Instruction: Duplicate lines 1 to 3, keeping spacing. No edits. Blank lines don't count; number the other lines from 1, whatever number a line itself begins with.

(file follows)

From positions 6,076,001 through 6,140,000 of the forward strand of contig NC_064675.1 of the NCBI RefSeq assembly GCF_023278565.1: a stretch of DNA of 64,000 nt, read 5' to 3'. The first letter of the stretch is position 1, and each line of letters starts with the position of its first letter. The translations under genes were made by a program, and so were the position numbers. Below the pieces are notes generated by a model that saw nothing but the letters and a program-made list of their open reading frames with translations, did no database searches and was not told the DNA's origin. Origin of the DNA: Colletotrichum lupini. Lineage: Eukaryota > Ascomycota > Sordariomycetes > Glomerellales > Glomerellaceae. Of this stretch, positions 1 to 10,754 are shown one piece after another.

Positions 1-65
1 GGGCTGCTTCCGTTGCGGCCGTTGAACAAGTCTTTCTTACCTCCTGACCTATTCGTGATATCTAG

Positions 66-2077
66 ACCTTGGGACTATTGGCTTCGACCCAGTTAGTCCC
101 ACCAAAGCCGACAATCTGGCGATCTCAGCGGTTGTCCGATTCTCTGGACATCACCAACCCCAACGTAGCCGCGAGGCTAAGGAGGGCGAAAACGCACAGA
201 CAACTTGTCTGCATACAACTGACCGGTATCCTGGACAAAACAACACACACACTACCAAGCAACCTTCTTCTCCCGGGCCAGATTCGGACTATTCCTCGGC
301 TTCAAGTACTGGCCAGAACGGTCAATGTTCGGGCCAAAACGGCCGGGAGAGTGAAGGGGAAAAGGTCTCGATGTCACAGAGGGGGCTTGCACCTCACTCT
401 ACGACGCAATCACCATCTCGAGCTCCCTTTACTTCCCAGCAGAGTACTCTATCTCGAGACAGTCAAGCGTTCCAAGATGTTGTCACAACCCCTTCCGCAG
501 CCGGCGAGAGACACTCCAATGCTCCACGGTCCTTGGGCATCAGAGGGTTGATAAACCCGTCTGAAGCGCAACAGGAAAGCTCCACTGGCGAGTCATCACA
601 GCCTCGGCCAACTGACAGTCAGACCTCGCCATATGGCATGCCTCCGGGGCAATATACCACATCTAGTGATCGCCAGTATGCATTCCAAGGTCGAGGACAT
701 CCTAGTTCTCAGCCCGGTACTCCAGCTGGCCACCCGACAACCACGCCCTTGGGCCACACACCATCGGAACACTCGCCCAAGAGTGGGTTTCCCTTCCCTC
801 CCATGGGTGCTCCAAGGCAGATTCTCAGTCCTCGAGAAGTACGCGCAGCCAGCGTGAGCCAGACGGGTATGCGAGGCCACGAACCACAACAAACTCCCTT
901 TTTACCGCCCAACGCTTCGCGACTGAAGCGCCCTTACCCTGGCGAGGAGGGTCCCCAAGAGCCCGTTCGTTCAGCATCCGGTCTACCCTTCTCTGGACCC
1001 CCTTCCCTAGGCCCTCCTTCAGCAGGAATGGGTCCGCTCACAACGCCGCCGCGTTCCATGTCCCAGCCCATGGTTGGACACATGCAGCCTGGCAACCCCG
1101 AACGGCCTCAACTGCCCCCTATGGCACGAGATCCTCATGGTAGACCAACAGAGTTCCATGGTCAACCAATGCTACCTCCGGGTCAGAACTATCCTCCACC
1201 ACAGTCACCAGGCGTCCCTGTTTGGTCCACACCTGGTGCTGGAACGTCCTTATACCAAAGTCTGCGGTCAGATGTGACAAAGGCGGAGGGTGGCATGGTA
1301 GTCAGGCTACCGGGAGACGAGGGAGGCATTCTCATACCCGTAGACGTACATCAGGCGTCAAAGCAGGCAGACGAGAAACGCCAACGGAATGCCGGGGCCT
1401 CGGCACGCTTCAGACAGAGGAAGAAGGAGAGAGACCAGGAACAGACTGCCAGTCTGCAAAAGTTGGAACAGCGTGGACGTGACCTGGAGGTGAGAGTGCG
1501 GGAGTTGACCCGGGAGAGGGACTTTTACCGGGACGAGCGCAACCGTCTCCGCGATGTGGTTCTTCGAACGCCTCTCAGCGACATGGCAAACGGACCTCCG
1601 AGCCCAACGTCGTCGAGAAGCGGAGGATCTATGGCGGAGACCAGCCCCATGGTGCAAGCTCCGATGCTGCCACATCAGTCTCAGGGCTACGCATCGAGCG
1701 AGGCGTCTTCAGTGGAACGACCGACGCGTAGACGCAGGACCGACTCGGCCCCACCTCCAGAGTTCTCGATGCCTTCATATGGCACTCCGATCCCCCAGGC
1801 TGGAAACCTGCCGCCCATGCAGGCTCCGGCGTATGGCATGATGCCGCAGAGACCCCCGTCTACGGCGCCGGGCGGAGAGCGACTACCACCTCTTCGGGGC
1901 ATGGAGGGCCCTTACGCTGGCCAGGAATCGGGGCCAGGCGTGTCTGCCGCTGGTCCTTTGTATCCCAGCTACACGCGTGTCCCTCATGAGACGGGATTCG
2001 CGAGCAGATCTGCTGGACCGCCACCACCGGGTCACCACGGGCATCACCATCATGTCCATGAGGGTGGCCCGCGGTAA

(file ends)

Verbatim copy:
From positions 6,076,001 through 6,140,000 of the forward strand of contig NC_064675.1 of the NCBI RefSeq assembly GCF_023278565.1: a stretch of DNA of 64,000 nt, read 5' to 3'. The first letter of the stretch is position 1, and each line of letters starts with the position of its first letter. The translations under genes were made by a program, and so were the position numbers. Below the pieces are notes generated by a model that saw nothing but the letters and a program-made list of their open reading frames with translations, did no database searches and was not told the DNA's origin. Origin of the DNA: Colletotrichum lupini. Lineage: Eukaryota > Ascomycota > Sordariomycetes > Glomerellales > Glomerellaceae. Of this stretch, positions 1 to 10,754 are shown one piece after another.

Positions 1-65
1 GGGCTGCTTCCGTTGCGGCCGTTGAACAAGTCTTTCTTACCTCCTGACCTATTCGTGATATCTAG